Finally, the scalar and spinor anomalous dimensions read
$$\begin{aligned} \eta _\phi&= \frac{8 v_d\rho }{d} \big [3 u^{\prime \prime }(\rho )+2\rho u^{\prime \prime \prime }(\rho )\big ]^2 \, m_2^{(B)d}(\omega ,\eta _\phi ) \nonumber \\&\quad +\frac{4 v_d N_{\mathrm {c}}d_\gamma h^2}{d} \Big [ m_4^{(F)d}(\omega _1,\eta _\psi ) \nonumber \\&\quad - h^2 \rho \, m_2^{(F) d} (\omega _1,\eta _\psi ) \Big ] \Big |_{\rho = \kappa }, \end{aligned}$$
$$\begin{aligned} \eta _\psi&= \frac{4 v_d h^2}{d} m_{12}^{(FB)d}(\omega _1,\omega ;\eta _\psi ,\eta _\phi ) \nonumber \\&\quad +\frac{8 v_d}{d} \frac{N_{\mathrm {c}}^2-1}{2 N_{\mathrm {c}}} g_\mathrm {s}^2 \bigl [ (d-{\alpha }-1) m_{12}^{(FB)d}(\omega _1,0;\eta _\psi ,\eta _A) \nonumber \\&\quad - (d-1)(1-{\alpha }) \tilde{m}_{11}^{(FB)d}(\omega _1,0;\eta _\psi ,\eta _A) \bigr ]\big |_{\rho = \kappa }, \end{aligned}$$
with further threshold functions \(m_{\dots }^{\dots }\) and \(\tilde{m}_{\dots }^{\dots }\). Their arguments \(\omega \) and \(\omega _1\) in Eqs. (26) and (27) are evaluated at the minimum of the potential \(\kappa \), which means \(\kappa =0\) in the symmetric regime and \(u^\prime (\kappa )= 0\) in the SSB regime. The precise definitions for all the threshold functions can be found in [76]. For our quantitative analysis, we use the Landau gauge \({\alpha }\rightarrow 0\), and a piece-wise linear regulator [78, 79] for convenience.

In principle, functional flow equations can also be obtained for the gauge sector of the model. Nevertheless as we are interested in the properties of the flow equations far above the QCD scale where \(g_\mathrm {s}\) is small, it is legitimate to treat the running of the gauge sector in a standard way. Therefore we will use the one-loop beta function for \(g_\mathrm {s}\) as shown in Eq. (2).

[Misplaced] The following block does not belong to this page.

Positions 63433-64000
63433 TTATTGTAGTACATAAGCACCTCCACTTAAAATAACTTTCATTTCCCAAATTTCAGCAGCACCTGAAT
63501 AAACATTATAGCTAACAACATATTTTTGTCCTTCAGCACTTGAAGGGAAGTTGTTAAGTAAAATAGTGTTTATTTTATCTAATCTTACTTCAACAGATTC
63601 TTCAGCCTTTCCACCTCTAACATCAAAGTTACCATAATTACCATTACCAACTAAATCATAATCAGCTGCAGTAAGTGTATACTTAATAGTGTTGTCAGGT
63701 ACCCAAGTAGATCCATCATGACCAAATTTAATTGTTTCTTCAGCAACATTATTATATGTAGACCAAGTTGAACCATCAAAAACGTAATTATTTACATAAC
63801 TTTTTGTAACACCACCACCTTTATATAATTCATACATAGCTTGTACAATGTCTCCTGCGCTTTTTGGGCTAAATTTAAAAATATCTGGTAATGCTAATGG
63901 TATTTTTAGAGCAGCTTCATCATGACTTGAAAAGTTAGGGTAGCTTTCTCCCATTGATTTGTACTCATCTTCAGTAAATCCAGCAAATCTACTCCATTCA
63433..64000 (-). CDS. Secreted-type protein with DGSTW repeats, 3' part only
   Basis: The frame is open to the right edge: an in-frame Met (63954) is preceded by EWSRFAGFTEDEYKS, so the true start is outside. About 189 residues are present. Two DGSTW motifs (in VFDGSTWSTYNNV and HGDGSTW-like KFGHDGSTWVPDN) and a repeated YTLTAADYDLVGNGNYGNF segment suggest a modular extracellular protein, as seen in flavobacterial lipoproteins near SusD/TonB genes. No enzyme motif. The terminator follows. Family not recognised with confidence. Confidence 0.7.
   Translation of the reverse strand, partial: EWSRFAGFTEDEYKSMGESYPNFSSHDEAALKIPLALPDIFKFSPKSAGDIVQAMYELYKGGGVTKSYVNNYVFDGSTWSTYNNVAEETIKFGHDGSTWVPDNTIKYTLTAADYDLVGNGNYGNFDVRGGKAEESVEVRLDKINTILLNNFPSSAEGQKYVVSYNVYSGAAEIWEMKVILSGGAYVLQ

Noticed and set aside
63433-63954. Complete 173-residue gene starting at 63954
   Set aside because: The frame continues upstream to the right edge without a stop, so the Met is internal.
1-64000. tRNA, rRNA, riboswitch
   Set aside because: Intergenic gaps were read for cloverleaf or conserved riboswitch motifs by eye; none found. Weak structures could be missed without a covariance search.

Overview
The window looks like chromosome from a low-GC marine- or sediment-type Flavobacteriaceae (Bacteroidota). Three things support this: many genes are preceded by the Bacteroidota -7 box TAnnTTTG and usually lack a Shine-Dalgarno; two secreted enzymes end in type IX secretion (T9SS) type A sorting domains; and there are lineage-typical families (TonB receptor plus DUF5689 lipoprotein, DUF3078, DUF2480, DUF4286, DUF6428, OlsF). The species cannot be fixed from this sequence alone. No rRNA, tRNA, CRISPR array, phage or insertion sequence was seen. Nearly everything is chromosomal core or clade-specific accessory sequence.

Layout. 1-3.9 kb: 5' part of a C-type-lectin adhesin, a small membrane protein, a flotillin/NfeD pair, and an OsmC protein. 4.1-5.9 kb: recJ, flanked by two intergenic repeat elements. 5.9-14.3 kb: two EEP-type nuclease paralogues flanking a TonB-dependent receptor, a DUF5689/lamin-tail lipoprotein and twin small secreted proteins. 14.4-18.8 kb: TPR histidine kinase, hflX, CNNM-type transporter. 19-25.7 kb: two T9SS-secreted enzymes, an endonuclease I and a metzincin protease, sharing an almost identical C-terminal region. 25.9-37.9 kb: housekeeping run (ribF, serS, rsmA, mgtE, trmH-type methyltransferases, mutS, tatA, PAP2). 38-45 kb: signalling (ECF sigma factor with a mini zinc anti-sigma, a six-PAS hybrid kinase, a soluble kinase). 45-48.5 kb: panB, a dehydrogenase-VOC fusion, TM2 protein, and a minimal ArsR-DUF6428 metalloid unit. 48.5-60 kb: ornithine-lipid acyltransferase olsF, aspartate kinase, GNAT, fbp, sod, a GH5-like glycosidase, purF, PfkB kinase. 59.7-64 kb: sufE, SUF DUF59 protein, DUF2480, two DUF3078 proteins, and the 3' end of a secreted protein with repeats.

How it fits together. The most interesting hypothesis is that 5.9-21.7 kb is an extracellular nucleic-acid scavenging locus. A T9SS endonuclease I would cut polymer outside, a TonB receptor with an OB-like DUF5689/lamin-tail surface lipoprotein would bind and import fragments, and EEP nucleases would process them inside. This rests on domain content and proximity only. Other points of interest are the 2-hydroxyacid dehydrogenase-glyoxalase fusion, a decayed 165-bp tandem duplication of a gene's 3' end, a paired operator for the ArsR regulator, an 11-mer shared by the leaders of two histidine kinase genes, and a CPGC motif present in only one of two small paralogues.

As a matter of course, the universal one-loop coefficients of the beta function for the Yukawa as well as the quartic Higgs coupling and the one-loop expressions for the anomalous dimensions can be extracted from the flow Eqs. (23)–(27). For this purpose, one has to set all the anomalous dimensions occurring in the threshold functions to zero, but keep the anomalous dimensions entering the dimensional scaling of the renormalized couplings. The latter contribute to the perturbative one-loop flow equation via one-particle reducible graphs. Furthermore, one has to take the limit toward the DER, by setting the mass parameter as well as the scalar vacuum expectation value to zero to neglect threshold effects. Then, the anomalous dimension of the scalar field reduces to Eq. (10), and we obtain
$$\begin{aligned} \eta _{\psi } = \frac{h^{2}}{32\pi ^{2}} \equiv h^{2} \hat{\eta }_{\psi }, \end{aligned}$$
for the Dirac spinor (i.e. \(d_\gamma =4\)) anomalous dimension in the Landau gauge at one-loop order in \(d=4\). The flow equation for the Yukawa model reads in this limit
$$\begin{aligned} \partial _{t} h^{2} = (\eta _{\phi } + 2\eta _{\psi })h^{2} + \frac{h^4}{8\pi ^{2}} - \frac{3}{8\pi ^{2}}\frac{N_{\mathrm {c}}^2-1}{N_c} h^2 g_\mathrm {s}^2. \end{aligned}$$
Using the one-loop expressions for the anomalous dimensions, we obtain Eq. (3). In the rest of this paper we will drop the index d from the threshold functions, as we work with \(d=4\) and \(d_\gamma =4\) from now on.